A new therapy for cancer patients has been hailed as a breakthrough after doctors in the US found "unprecedented" results in terminally ill patients.
Study participants who were given months to live had "extraordinary" results after being treated with engineered T-cells, which is a type of white blood cell.
In one study, more than nine out of ten participants diagnosed with leukaemia saw their symptoms vanish after undergoing a trial treatment.
Patients who had other types of blood cancers also saw positive results having response rates greater than 80%, the Guardian reports.
The new technique involves removing T-cells from the patient and adding specific receptor molecules, known as chimeric antigen receptors (or CARs) that can target cancer.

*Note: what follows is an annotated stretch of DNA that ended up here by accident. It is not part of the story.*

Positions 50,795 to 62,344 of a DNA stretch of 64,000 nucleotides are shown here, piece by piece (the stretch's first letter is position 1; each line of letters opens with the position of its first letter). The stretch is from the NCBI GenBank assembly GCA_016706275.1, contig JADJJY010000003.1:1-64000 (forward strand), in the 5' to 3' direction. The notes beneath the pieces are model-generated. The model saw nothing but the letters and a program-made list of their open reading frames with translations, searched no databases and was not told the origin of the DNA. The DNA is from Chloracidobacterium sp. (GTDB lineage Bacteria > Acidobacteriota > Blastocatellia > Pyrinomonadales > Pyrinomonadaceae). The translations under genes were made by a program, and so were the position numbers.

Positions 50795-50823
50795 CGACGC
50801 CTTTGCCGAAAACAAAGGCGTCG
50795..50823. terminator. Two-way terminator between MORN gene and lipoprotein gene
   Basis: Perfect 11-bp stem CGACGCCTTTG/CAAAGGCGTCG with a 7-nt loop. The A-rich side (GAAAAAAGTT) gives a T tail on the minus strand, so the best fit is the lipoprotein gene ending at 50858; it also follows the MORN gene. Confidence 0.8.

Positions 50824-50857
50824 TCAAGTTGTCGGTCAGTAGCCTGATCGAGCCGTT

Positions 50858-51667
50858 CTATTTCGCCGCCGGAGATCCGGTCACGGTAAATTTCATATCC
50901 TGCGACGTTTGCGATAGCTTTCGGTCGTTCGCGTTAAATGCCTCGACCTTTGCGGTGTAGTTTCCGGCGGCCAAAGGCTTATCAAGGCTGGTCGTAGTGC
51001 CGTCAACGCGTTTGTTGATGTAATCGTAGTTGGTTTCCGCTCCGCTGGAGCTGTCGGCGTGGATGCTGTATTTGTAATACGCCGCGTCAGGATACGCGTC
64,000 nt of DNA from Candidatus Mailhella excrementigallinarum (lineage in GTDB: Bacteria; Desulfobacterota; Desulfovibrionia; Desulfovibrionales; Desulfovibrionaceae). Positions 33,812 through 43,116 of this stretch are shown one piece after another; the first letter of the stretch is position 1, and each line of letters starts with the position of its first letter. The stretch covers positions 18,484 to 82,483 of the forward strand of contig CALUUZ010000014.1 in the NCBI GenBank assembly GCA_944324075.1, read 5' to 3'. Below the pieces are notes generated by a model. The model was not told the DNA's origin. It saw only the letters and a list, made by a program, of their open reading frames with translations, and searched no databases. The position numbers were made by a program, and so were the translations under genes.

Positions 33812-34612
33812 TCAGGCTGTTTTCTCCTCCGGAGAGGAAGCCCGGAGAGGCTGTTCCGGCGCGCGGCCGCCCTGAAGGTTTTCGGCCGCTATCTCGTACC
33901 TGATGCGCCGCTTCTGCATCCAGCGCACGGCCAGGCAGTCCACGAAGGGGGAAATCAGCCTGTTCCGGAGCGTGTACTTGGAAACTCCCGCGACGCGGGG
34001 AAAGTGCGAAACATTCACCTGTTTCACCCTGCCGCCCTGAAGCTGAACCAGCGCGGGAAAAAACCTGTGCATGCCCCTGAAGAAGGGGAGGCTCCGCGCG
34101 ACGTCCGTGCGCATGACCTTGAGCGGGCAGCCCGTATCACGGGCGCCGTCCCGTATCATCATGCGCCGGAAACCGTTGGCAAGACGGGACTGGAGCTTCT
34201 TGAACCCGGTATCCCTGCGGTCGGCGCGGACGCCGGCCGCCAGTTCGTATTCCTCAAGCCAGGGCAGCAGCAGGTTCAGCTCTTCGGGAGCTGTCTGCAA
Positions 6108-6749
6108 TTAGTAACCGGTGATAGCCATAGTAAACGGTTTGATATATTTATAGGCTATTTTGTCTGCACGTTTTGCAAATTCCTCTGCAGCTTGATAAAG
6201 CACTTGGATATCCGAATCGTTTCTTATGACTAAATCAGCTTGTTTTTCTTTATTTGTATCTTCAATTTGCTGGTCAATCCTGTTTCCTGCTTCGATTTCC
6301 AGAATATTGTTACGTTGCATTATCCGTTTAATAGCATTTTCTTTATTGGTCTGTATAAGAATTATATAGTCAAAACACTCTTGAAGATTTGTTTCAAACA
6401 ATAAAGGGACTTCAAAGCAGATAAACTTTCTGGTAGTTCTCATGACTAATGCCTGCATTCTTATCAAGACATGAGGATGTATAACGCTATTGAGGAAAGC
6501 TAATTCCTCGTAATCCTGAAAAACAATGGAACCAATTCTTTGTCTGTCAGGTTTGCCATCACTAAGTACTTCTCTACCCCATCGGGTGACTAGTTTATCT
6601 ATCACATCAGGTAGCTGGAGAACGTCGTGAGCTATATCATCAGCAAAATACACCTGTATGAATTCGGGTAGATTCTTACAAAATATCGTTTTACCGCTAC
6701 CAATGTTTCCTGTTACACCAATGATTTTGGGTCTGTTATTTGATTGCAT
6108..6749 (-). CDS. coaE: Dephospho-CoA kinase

The newly modified cells are then put back into the patient where they can target cancer cells.
Lead scientist, Stanley Riddell, said:"This is unprecedented in medicine, to be honest, to get response rates in this range in these very advanced patients.”
Speaking at the annual meeting for the American Association for the Advancement for Science (AAAS) in Washington DC, he added: “These are in patients that have failed everything. Most of the patients in our trial would be projected to have two to five months to live.”
The therapy is yet to be tested in patients with solid tumours. However, this breakthrough is a stepping stone for future developments.
Haematologist, Chiara Bonini, told the Guardian the test results are a "revolution."
She believes it could provide hope for a more long-term defence if scientists can modify memory T-cells, which remembers diseases and fights them years later.